As a game, it succeeds at being everything it wants to be: fun, challenging, and intense — yet easy to learn, quick to play, and possessing considerable depth. As a physical thing, the Bakelite tiles are gorgeous (and functional, as the insects are clear and well-etched AND color-coded, making the game easier to play and teach), the bag is just the right size to include the rules without mashing them (and will work without the rules, as well), and the whole package is perfect.
The objective is simple: completely surround your opponent’s queen bee (the color of the surrounding pieces doesn’t matter) before they do the same to you. Each insect has a unique way of moving, though all must follow a couple of basic placement and movement rules. Part of the charm is that the insects move in a manner similar to how they move in real life — for example, beetles can clamber onto other pieces, neutralizing them. But out of those simple rules emerges a deep game full of both strategy and tactics.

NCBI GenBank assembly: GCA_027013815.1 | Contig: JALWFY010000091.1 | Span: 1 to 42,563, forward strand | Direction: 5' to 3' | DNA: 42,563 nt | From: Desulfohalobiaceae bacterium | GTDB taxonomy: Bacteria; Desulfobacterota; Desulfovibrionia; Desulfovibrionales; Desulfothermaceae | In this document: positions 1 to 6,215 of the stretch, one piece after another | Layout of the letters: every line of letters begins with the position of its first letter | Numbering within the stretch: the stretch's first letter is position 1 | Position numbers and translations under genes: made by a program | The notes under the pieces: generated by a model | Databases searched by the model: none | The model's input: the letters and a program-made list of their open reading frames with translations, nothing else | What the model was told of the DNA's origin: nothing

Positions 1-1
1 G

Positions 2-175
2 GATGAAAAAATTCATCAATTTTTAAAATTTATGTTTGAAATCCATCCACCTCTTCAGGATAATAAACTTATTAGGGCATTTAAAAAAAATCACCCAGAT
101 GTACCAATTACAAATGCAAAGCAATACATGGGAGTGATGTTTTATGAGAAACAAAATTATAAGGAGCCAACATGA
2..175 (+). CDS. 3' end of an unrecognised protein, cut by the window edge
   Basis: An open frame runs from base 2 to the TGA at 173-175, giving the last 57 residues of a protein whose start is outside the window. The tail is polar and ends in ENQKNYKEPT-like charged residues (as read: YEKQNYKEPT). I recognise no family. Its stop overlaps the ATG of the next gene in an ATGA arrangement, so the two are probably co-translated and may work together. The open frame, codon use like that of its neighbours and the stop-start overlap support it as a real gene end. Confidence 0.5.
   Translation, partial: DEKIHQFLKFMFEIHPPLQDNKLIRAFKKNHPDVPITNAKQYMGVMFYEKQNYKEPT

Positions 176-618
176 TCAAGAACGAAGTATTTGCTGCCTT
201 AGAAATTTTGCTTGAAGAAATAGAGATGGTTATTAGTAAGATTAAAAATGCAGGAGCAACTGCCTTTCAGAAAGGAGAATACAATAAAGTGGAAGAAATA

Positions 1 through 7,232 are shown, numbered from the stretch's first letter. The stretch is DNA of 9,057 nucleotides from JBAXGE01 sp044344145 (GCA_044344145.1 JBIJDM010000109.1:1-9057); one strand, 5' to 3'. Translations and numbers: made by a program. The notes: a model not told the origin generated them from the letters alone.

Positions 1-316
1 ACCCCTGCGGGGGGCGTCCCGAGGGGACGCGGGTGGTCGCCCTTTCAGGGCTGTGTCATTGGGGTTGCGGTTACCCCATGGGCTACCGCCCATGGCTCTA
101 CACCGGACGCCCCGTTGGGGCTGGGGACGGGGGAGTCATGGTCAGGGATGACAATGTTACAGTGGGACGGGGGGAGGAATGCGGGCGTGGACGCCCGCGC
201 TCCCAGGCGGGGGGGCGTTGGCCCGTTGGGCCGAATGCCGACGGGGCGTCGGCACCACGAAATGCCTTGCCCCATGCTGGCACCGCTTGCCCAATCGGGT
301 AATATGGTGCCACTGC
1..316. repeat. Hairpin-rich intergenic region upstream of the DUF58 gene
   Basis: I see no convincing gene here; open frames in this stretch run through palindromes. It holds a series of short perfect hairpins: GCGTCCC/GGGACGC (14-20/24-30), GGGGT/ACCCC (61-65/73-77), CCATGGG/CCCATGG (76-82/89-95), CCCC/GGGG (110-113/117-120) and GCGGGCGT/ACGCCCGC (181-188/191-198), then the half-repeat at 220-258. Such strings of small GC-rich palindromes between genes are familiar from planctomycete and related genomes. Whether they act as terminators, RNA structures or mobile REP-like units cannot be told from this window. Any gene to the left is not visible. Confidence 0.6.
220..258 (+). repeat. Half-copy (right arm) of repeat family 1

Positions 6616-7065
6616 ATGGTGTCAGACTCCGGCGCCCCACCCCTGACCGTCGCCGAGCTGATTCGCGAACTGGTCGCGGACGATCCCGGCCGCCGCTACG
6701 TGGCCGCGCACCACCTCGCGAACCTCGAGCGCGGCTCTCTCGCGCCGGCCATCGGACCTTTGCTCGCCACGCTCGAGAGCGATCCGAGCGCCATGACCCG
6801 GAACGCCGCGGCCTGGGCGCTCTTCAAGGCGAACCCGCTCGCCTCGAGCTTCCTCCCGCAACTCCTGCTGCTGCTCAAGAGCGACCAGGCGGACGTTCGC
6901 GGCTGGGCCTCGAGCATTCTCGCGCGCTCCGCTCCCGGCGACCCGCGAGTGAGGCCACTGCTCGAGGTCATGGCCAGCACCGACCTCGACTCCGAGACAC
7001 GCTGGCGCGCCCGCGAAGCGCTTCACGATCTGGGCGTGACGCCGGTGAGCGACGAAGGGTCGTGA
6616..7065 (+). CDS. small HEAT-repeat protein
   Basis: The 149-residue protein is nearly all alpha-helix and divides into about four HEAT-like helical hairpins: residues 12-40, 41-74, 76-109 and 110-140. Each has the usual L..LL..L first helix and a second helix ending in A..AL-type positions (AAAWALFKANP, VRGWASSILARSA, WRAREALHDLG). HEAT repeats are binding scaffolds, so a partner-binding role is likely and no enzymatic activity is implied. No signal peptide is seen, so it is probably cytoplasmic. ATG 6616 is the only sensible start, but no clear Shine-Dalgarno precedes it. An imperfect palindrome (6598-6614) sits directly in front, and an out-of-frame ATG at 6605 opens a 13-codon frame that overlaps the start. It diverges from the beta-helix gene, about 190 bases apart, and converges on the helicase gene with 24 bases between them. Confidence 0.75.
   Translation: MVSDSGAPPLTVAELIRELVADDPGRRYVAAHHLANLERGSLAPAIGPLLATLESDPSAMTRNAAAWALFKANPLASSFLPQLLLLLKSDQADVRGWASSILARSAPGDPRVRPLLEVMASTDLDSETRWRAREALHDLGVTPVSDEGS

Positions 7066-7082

I like the pocket edition because the tiles are smaller (yet not so small as to be irritating — they’re a great size: 25 mm wide and 10 mm high as compared to the original’s 38 mm and 12 mm) and it includes the Ladybug and Mosquito expansions, each of which add one new piece for each player with its own movement rules. Gameplay in all three editions (Original, which lacks the two expansions, and Hive Carbon, which has black and white insects and includes the expansions) is identical. It weighs less and costs less, too.
I love the combination of small size and great depth in games, and Hive is the flag carrier for that breed of game. Small enough to play virtually anywhere, simple enough to teach to just about anyone, and a blast to play. I can’t recommend it highly enough.